Why Upgrading Your Home Router Can Be A Good Idea

Have you had the same router for 5 years or more? You’re not alone in having an old router. Most people think the age of their router is unimportant. After all, it still works so there’s no problem, right? Wrong! 

Updating an outdated router can be a wise decision.

Why Should I Update My Router?

Your router is a hard worker. You plug it in and it works for years. You probably don’t even think about it unless something goes wrong. But just because there’s not a major malfunction doesn’t mean it’s giving you the best performance. This is simply because router performance tends to degrade over time.

An ignored router can provide a less-than-perfect internet connection. And this will affect every user on the network. Dropped connections, the inability to connect at all nodes – all can result when your router is old and decrepit.

Upgrading an old router to a more recent model can provide immediate improvement. A router made within the last 4 years is likely to have wider Wi-Fi coverage, a stronger signal, and a better way to handle heavy traffic loads. Modern routers have to handle everything from streaming movies, streaming music, and online gaming – the demands are heavier than just a few years ago.

Here are some great reasons why upgrading your home router is possibly a great idea

More Devices Can Connect at Once

Most people love their electronics. Cell phones, tablets, computers, gaming consoles, etc… And everything connects to the internet. It’s estimated that in 2017, there were around 27 billion devices connected to the internet. And that number is expected to reach 125 billion within the next 10-years. That’s a lot of devices!

If you want your network to keep pace with demand, then it’s important to have a router that can handle multiple devices.

A newer router with MU-MIMO technology can easily handle several devices at once. MU-MIMO stands for Multiple User Multiple Input Multiple Output, and it allow simultaneous wireless transmissions.

Less Interference and Congestion on Your Home Network for Better Performance

An newer router is likely a dual-band router (or eve tri-band) – or it should be. The old but familiar 801.11b and 802.11g both use the 2.4GHz band. A newer router should provide 802.11n or 802.11ac, which uses the 5GHz band (or 2.4GHz if you like).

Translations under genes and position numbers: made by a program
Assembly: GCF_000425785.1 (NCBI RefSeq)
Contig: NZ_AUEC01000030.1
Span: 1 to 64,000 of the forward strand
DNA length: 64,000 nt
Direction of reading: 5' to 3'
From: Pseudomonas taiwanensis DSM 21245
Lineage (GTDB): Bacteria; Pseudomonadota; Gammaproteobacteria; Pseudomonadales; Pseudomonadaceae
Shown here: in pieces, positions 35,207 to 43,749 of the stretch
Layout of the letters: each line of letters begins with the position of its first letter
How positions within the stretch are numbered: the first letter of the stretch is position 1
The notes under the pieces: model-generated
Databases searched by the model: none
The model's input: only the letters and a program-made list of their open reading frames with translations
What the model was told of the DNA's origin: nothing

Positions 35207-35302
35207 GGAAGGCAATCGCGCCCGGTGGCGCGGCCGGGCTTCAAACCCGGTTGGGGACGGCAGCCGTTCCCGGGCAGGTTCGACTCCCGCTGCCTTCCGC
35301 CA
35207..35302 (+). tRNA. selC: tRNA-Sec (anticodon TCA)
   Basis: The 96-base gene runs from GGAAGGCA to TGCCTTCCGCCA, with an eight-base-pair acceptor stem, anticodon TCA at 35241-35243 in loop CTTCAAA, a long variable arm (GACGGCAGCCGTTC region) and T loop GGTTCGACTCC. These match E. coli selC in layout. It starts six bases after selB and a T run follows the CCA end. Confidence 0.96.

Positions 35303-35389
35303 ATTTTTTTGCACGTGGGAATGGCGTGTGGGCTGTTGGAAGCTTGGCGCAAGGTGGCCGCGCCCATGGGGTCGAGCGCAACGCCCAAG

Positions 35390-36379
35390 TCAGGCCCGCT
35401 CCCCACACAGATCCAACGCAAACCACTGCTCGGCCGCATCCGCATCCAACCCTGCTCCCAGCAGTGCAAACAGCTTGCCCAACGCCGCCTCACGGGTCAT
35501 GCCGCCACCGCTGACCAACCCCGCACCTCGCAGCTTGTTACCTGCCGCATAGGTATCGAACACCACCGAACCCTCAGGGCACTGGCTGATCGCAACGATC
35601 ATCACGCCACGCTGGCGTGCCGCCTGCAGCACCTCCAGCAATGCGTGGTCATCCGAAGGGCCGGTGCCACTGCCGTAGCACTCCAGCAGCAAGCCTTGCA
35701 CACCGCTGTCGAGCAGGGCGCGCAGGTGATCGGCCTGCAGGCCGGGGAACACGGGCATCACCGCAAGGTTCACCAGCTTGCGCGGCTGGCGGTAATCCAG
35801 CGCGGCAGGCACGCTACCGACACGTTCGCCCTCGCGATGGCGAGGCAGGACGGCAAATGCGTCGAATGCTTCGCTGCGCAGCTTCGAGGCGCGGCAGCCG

In most cases, you’ll have the option to choose between 2.4GHz and 5GHz on your home network. You can choose 2.4GHz for older electronic equipment, and 5GHz for newer gadgets that support that band.

Multiple people watching YouTube, streaming videos, and playing games can really clog a network. But multiple bands can help prevent this slowdown.

Improved Features

A newer router will likely have features not available on an older router. These features either didn’t exist when the older router was created. Or the features were so hard to understand until it required a degree in computer science to use them.

Things are much easier now when it comes to accessing features on a newer router. You might have the option to set bandwidth preferences for certain devices (QoS). You could have the option of blocking certain devices from the internet during certain times of day (Parental Controls). You could even be able to set-up a guest network for visitors in your home.

The features depend on the type of router you have. And with a new router, you’re likely to have easy access to several helpful features.

Save Money if You Rent from an ISP

Is your internet connection via a cable company (like Comcast)? If so, you’re probably renting your modem or router for $4 a month or more. Examine your bill. You might see where you’re charged monthly for the equipment. Upgrading your equipment and buying it outright can save you money.

A router will cost anywhere from $40 up to $100 or maybe more. But you will save in the long run by paying for it upfront.

Now is the perfect time to take advantage of new technology by updating your router.

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